What has prevented me from boredom while nursing my little one has also infiltrated what used to be my sacred moments of introspection, brainstorming (intentional and unintentional), plain old quiet, and general unplanned creativity. I’m filling up any limited quiet time I do have — what with an infant around now, and all — with a whole lotta noise. In the last few years, I have probably had more ideas for products or projects than I care to admit that I have not pursued because my mind was too distracted by so much figurative noise to really focus on them. In being what I feel is “productive” with my downtime, I’ve become unproductive where it matters most: my creativity. My mind no longer really has any isolated time to just be. And I’d like that to change.

I’ve seen online friends commit to having social media-free weekends; perhaps I need to give that a shot (though it seems inconceivable to me — probably all the more reason I need to try it). It needs to go beyond weekends for me, though. I need to change my habits for the long term. While there is so much good that has come from the connectedness of technology and social media, I desperately need to find the balance of reaping its benefits without letting it infiltrate every waking moment and limiting my true productivity and potential.

When I close the Instagram app, I need to not immediately open it again out of habit (I have done that more times than I care to admit without even realizing it).

Have you become productively unproductive due to modern technology? If so, what have you done (or what do you plan to do) to take back some quiet time for your mind?

comments

  1. This post totally resonates with how I’ve been feeling lately. While Social Media certainly has positive attributes, it has just as many negative. I find myself constantly saying how I just “don’t have time” to paint or write or spend time with friends since becoming a mom. I am sure that if I added up the amount of time I spend on Facebook, Instagram, or Twitter , I could have painted a masterpiece in that time frame. At the very least I could have had coffee with a dear friend. I vote for these social media sites to add a timer on the top of their website, so that we can visualize the time wasted. Is there an app for that?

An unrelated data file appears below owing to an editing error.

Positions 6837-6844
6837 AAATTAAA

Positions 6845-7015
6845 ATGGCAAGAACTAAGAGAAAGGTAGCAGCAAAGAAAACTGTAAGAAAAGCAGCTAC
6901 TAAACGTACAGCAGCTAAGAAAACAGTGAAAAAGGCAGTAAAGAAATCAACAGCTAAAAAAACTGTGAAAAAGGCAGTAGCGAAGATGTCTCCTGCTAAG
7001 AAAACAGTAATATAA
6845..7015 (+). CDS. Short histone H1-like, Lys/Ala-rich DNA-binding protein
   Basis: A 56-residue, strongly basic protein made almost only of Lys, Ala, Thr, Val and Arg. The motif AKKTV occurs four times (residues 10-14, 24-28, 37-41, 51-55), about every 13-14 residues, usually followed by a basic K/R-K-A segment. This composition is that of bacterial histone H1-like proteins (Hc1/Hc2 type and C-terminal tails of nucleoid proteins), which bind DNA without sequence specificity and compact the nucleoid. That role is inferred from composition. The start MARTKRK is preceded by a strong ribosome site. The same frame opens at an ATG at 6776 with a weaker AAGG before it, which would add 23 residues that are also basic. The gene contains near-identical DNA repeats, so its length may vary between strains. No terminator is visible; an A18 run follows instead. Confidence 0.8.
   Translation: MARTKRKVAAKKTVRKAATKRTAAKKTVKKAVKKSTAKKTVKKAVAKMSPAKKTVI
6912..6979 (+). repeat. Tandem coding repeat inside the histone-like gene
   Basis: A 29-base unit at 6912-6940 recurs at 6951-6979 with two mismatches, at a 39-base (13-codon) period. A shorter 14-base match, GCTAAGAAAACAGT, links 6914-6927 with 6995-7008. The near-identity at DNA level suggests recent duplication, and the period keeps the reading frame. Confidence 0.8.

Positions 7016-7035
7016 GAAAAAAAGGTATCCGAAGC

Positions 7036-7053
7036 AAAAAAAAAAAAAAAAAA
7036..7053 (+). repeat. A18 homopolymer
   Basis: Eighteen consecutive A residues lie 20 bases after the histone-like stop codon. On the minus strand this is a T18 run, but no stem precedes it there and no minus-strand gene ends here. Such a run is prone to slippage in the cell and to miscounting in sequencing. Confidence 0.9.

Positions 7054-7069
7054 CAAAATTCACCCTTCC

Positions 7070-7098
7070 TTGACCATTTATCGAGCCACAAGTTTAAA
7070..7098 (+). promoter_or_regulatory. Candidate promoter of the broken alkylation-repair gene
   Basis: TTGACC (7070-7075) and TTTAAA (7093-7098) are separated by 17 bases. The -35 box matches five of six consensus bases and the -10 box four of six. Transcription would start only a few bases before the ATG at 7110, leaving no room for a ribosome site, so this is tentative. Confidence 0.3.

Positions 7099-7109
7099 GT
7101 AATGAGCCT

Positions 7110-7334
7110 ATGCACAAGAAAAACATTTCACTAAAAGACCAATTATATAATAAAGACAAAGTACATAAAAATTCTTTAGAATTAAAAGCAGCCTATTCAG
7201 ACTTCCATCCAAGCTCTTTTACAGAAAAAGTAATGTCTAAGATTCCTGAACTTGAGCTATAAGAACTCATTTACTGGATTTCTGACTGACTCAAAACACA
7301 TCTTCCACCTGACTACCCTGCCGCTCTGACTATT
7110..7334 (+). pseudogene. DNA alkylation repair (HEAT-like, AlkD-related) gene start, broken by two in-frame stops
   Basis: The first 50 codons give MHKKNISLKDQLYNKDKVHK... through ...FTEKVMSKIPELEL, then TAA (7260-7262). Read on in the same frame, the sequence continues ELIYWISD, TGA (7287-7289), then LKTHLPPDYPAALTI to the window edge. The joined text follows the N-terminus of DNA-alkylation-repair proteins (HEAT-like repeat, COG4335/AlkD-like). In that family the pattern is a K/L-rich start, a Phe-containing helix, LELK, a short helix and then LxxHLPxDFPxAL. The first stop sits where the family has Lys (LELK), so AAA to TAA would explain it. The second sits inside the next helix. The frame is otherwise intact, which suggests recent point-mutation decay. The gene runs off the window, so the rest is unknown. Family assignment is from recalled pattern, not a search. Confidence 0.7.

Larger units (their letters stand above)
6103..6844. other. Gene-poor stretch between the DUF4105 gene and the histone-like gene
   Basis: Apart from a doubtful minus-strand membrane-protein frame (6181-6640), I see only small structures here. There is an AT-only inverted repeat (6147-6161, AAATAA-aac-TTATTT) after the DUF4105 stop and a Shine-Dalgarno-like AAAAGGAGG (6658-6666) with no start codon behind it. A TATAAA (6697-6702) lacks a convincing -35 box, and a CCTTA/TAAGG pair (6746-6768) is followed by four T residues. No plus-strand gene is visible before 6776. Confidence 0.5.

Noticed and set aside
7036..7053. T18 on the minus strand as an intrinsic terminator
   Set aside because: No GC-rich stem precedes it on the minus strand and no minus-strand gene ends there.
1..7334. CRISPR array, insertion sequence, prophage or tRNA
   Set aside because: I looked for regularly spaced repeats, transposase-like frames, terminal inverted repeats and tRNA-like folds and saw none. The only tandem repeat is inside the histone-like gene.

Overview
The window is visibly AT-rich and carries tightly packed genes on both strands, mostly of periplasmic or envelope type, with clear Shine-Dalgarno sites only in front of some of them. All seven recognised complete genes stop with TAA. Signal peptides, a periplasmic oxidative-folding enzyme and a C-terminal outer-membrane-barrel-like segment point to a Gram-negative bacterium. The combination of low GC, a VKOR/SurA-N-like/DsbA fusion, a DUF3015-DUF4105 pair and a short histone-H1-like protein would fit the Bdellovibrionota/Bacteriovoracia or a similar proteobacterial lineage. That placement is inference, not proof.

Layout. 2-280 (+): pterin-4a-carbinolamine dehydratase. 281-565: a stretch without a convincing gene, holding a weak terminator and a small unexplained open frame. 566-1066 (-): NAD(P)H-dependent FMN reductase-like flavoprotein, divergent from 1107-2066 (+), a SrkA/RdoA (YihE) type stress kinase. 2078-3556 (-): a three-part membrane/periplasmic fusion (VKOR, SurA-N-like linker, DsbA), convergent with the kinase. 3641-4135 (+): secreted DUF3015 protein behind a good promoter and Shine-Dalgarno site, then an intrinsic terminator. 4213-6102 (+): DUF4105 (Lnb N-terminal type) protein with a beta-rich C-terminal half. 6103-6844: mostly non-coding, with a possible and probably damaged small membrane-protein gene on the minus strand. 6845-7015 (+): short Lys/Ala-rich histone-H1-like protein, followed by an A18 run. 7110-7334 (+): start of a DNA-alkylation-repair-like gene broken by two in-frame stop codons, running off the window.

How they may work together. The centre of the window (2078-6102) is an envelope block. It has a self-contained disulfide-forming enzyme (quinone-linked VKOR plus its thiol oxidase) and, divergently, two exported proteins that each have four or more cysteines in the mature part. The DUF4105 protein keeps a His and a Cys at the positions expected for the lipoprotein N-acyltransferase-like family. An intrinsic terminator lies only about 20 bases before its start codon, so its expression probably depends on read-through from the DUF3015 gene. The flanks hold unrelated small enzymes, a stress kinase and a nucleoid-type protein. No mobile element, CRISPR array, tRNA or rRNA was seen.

2. Great post and very thought-provoking. When I’m not checking email on my phone, it’s Facebook or Instagram. But there are also evenings when I’m not on my phone and tearing through a book the old school way with Post-Its and a notebook or in a craft/sewing haze and completely lose track of time. Those are some of the best days of creative release. I definitely see the value in keeping downtime sacred.

    @Jess: There is definitely an app that times you out of a Website after a certain number of minutes (which you set). I believe it’s a plugin on Google Chrome.

  3. Absolutely…I think most moms (and bloggers) understand this issue all too well. I’ve decided to go back to a desktop computer, as I find myself way too distracted by the laptop which I can carry into any room. I want to be present at my desk working, or present with my husband and kids…I find it hard when I can have that temptation anywhere.

  4. @Jess, yes, there are definitely some desktop apps that allow you to set it up so it locks you out of a certain website after you’ve spent a set number of time on it in a day. I don’t know what it is and I’m not sure if there is a mobile app like that, though!

    @Nellie, yes those days where I’m so into what I’m doing that I forget Facebook and Instagram even exist are the best days! :)

    @Susan, so true — I try to leave my laptop on my desk and only bring it into our main living space when I really need to use it after hours. It’s too tempting to be on it all the time if it’s right in front of me and just stare mindlessly, rather than actually being productive!